I called and sorted it out with my brother and asked him to talk to me directly or else really let it go rather than complain (at which point I also edited the offending sentence, and deleted her posts & my responses). I think I may have to explain to him at some point how inappropriate and wrong it was for an otherwise nice girl to go attack dog on me on his behalf. He did use the phrase "shared defense" or something, to which I said, "But I'm not your enemy."

I don't want to interfere between them, either, but I wish there were a way to make her understand that there are things you don't understand about someone until you live with them. Being sandwiched between family members who struggle with depression, and having a parent in the same boat, I have long been acquainted with the perceptive myopia that characterizes their interactions, and the conflict that happens when they are unable to understand that their perceptions may be flawed. I feel that his perception was really the driving force, and she went along without considering other possibilities and then viewed everything I said through the lens of dismissiveness.

Sorry if that's overshare, but it's definitely been weighing on my mind since then. I would appreciate any suggestions, especially because I think something similar happened between her and my mother several weeks ago. I like this person in many ways, but I don't want this dynamic in my family.

Nzie said...

I guess it's not exactly tag-team bullying, because he tends to let it fester, but I felt bullied out of nowhere, because he wouldn't talk to me directly and give me enough benefit of the doubt to explain.

Seraphic said...

Dear Nzie! How awful. My SIL would never do that! My advice is treat her like a new sister, which means to let bygones be bygones, and accept that your relationship with your brother has changed. It's too bad she's starting out on the wrong foot, but truth is what is. But I'll have more of a think.

Seraphic said...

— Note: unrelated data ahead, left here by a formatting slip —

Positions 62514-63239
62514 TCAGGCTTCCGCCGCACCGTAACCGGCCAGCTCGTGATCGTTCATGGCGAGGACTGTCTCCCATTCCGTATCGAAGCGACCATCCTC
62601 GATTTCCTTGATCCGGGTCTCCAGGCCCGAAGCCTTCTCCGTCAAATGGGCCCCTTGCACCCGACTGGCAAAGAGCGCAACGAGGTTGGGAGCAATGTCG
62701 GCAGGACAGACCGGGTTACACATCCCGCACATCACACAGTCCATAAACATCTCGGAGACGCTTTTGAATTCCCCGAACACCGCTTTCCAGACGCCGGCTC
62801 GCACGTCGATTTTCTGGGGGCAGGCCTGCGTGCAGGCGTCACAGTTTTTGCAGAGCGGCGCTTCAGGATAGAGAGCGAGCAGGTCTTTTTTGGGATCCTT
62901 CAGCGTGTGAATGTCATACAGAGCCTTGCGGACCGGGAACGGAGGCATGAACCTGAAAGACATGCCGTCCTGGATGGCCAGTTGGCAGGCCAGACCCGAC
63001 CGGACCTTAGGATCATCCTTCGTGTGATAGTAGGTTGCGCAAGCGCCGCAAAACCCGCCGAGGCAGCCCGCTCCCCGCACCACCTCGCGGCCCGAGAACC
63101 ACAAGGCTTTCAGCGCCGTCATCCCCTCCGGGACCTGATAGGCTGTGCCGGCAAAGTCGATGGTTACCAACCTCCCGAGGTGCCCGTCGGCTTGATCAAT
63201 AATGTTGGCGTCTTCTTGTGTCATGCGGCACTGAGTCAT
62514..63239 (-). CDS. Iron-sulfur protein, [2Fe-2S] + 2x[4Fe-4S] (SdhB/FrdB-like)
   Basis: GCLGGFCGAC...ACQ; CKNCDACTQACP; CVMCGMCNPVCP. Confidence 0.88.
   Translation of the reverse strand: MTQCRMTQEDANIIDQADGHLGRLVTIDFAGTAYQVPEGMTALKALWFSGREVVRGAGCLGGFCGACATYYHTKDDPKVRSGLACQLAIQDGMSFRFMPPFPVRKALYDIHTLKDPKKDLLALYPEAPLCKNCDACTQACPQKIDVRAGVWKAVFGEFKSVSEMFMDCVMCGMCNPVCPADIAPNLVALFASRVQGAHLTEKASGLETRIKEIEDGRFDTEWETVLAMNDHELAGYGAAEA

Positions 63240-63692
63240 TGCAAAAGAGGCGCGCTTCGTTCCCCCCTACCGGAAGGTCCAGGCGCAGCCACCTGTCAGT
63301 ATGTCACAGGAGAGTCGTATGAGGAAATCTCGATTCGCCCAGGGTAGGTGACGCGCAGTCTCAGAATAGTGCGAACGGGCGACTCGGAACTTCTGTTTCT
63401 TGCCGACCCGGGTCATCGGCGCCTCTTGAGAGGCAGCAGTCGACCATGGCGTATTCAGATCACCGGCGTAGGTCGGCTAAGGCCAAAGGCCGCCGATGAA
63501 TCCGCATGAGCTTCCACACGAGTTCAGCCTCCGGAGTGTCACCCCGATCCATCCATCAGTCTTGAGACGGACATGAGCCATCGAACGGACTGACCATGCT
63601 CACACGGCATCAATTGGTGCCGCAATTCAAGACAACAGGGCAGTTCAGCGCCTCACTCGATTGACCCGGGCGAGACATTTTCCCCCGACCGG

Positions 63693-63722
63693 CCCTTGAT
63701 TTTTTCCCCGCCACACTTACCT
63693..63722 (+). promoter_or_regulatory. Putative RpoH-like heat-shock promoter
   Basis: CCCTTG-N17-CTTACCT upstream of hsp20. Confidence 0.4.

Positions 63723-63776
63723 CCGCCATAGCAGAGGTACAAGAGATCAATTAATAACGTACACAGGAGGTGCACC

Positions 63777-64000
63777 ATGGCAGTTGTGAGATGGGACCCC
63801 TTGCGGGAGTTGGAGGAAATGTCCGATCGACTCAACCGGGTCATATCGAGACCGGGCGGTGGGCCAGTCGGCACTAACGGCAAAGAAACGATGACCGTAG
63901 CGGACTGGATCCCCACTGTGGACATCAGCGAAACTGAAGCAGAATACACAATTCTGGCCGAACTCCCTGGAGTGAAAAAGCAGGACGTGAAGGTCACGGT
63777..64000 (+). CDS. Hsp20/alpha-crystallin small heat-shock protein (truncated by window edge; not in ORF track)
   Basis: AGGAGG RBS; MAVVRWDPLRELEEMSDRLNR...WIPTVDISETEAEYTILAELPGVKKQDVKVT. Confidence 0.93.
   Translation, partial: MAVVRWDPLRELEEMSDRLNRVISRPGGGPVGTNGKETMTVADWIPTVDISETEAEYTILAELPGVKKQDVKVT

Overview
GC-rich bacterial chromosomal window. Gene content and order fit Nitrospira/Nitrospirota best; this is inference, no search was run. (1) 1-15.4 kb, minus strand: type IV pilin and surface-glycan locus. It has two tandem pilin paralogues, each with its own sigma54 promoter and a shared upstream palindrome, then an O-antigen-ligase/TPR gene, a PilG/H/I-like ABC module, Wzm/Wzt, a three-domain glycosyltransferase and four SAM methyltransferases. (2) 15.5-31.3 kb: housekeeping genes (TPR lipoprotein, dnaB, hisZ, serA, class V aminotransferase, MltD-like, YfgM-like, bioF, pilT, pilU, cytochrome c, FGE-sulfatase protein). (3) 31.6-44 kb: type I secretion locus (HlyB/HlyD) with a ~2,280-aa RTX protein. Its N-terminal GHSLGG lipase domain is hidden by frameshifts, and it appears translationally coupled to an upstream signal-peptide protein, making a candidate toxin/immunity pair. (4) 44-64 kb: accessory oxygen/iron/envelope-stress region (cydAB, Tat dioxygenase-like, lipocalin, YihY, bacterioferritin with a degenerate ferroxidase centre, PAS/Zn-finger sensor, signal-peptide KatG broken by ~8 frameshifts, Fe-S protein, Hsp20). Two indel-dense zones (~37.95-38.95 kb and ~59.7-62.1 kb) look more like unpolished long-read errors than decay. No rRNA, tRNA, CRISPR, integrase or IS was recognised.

Dear Nzie! How awful. My SIL would never do that! My advice is treat her like a new sister, which means to let bygones be bygones, and accept that your relationship with your brother has changed. It's too bad she's starting out on the wrong foot, but truth is what is. But I'll have more of a think.

Nzie said...

I am happy to let bygones be bygones with her and also with my brother over past disputes. My concern is that she also "defended" my brother against my mother several weeks ago over something that actually could not possibly be construed as hurtful except through jealousy. I am not planning on tickling the dragon on this, but if keeps emerging as a pattern, we're going to have to address it.

In the meantime, I'm going to make a better effort to communicate more regularly via phone with my brother. He seemed okay with the outcome of our conversation and sent me a very nice text the next morning.

sciencegirl said...

You know love languages?

Words of affirmation
Acts of Service
Affectionate touch
Quality Time

I swear we need to add a 6th: Springer-style Showdowns aka, "I've got your back!"

In this love language, people feel loved only when someone is willing to attack or criticize (verbally or physically), anyone perceived adversary. They may show the other kinds of love very well, but think the best way to show they care is to fight for the loved on. You can easily tell if you are one of them. 6th grade girl doesn't get along with your friend? Do you tell your friend she is great, play a game with her, or wage a gossip campaign against the other girl all year? Your sister-in-law is debating on Facebook? Do you give your husband a backrub or write a public takedown of the questionable comment. Some lady wrote a column that might have been about you/your wife? Do you forget about it, like a sane person, or yell at her after church years later?